The U.S., described by former Canadian disarmament ambassador Paul Meyer as “the high priest of nuclear orthodoxy,” has left its allies looking rather foolish. Washington had led them in dismissing the nuclear weapons ban treaty as impractical virtue-signaling, instead extolling the decadeslong efforts at step-by-step measures that had seen global stockpiles plummet by over two-thirds from their Cold War peak, as the only credible and practical pathway to nuclear disarmament.
When unkind critics noted that the only steps presently visible were going backward, Washington launched a new initiative in March 2018 on “Creating the Conditions for Nuclear Disarmament.” However, a year later Washington suddenly embraced the more nebulous and inherently subjective language of “Creating an Environment for Nuclear Disarmament.”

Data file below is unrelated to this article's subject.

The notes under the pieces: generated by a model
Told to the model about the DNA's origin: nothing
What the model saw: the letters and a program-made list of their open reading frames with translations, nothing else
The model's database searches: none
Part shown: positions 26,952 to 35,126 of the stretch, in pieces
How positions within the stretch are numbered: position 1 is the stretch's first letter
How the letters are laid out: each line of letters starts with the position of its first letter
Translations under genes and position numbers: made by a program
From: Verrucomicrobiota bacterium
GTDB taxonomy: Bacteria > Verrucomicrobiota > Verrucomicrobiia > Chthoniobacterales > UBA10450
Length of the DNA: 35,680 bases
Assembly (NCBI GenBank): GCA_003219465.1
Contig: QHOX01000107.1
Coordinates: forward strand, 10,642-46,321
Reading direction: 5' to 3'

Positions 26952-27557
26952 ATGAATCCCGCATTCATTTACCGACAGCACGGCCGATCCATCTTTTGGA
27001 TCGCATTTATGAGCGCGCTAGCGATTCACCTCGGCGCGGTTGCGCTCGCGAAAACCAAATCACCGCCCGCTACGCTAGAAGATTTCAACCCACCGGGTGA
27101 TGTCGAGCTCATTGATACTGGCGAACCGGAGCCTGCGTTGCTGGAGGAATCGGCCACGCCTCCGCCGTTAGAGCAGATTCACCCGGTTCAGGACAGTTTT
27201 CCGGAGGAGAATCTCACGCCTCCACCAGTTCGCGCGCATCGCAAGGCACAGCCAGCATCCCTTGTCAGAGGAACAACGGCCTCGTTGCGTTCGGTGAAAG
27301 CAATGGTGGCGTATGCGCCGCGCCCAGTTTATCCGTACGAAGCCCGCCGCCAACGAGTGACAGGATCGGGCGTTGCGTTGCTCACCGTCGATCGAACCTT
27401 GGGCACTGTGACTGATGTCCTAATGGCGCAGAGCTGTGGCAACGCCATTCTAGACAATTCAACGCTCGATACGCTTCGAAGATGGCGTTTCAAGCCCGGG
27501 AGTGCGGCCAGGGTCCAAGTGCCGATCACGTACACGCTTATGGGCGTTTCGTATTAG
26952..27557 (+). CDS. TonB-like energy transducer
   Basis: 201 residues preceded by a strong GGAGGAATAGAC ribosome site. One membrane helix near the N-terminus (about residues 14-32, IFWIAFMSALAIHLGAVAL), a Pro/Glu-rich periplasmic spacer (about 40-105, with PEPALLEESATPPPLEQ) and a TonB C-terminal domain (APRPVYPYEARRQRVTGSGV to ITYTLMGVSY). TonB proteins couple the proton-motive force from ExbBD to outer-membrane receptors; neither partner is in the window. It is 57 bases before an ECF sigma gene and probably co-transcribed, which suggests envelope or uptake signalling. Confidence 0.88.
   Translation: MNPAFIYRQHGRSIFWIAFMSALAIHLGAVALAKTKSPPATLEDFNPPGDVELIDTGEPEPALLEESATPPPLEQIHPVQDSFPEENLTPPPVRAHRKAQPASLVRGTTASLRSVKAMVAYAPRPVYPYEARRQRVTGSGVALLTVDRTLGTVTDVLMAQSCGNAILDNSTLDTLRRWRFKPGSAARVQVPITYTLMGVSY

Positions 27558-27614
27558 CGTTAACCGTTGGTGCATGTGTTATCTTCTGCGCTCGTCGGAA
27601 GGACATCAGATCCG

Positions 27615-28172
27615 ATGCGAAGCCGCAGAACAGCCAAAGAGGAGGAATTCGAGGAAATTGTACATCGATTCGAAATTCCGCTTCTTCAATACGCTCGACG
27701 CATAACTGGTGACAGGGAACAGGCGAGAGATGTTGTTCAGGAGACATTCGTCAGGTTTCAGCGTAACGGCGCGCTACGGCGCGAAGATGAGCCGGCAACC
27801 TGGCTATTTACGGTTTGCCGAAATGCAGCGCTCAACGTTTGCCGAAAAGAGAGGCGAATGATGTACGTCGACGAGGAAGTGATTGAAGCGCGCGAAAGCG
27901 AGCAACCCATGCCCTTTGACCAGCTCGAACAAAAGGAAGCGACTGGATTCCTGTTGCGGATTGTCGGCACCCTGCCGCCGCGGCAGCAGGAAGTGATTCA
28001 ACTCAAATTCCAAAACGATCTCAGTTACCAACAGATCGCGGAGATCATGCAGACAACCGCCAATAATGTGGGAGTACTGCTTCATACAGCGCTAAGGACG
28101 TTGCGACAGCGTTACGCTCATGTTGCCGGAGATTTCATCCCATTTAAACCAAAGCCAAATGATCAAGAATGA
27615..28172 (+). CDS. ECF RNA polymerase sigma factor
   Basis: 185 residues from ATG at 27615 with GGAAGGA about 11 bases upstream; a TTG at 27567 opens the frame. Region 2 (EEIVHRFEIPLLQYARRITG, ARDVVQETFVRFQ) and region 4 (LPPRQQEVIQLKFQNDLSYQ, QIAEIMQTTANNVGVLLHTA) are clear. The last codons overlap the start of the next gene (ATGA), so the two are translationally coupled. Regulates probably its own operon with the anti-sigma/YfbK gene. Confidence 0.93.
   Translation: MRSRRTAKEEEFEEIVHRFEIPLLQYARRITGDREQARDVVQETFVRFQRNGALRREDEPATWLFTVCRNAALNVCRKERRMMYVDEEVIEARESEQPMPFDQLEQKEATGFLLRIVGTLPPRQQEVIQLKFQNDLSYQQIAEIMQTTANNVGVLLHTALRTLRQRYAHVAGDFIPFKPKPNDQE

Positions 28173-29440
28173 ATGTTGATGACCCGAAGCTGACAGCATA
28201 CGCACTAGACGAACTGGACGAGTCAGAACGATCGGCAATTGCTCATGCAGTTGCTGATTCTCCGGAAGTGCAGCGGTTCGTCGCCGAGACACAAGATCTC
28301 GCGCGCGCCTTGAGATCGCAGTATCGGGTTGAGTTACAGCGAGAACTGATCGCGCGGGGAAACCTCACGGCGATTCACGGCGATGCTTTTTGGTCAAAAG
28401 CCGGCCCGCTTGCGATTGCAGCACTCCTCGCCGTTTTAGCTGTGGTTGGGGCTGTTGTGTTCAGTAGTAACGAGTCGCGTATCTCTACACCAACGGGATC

Both statements were delivered by U.S. Assistant Secretary of State for International Security and Nonproliferation Christopher Ford. The absence of the word “disarmament” in his title is noteworthy. The umbrella states have dutifully abandoned their previous insistence on incremental steps as the only credible pathway and embraced the changing U.S. language of conditions followed by environment.
All NATO allies shelter under the nuclear umbrella and nuclear weapons are integrated in NATO defense postures, doctrine and deployment. Three NATO countries possess the bomb: France, the U.K. and the U.S. Five allies are NPT non-nuclear weapon states that nevertheless accept the stationing of around 150 U.S. nuclear weapons on their territory: Belgium (10 to 20), Germany (20), Italy (70 to 90), Netherlands (10 to 20) and Turkey (50 to 90). The compatibility of this nuclear sharing practice with the NPT prohibitions was a unilateral NATO interpretation.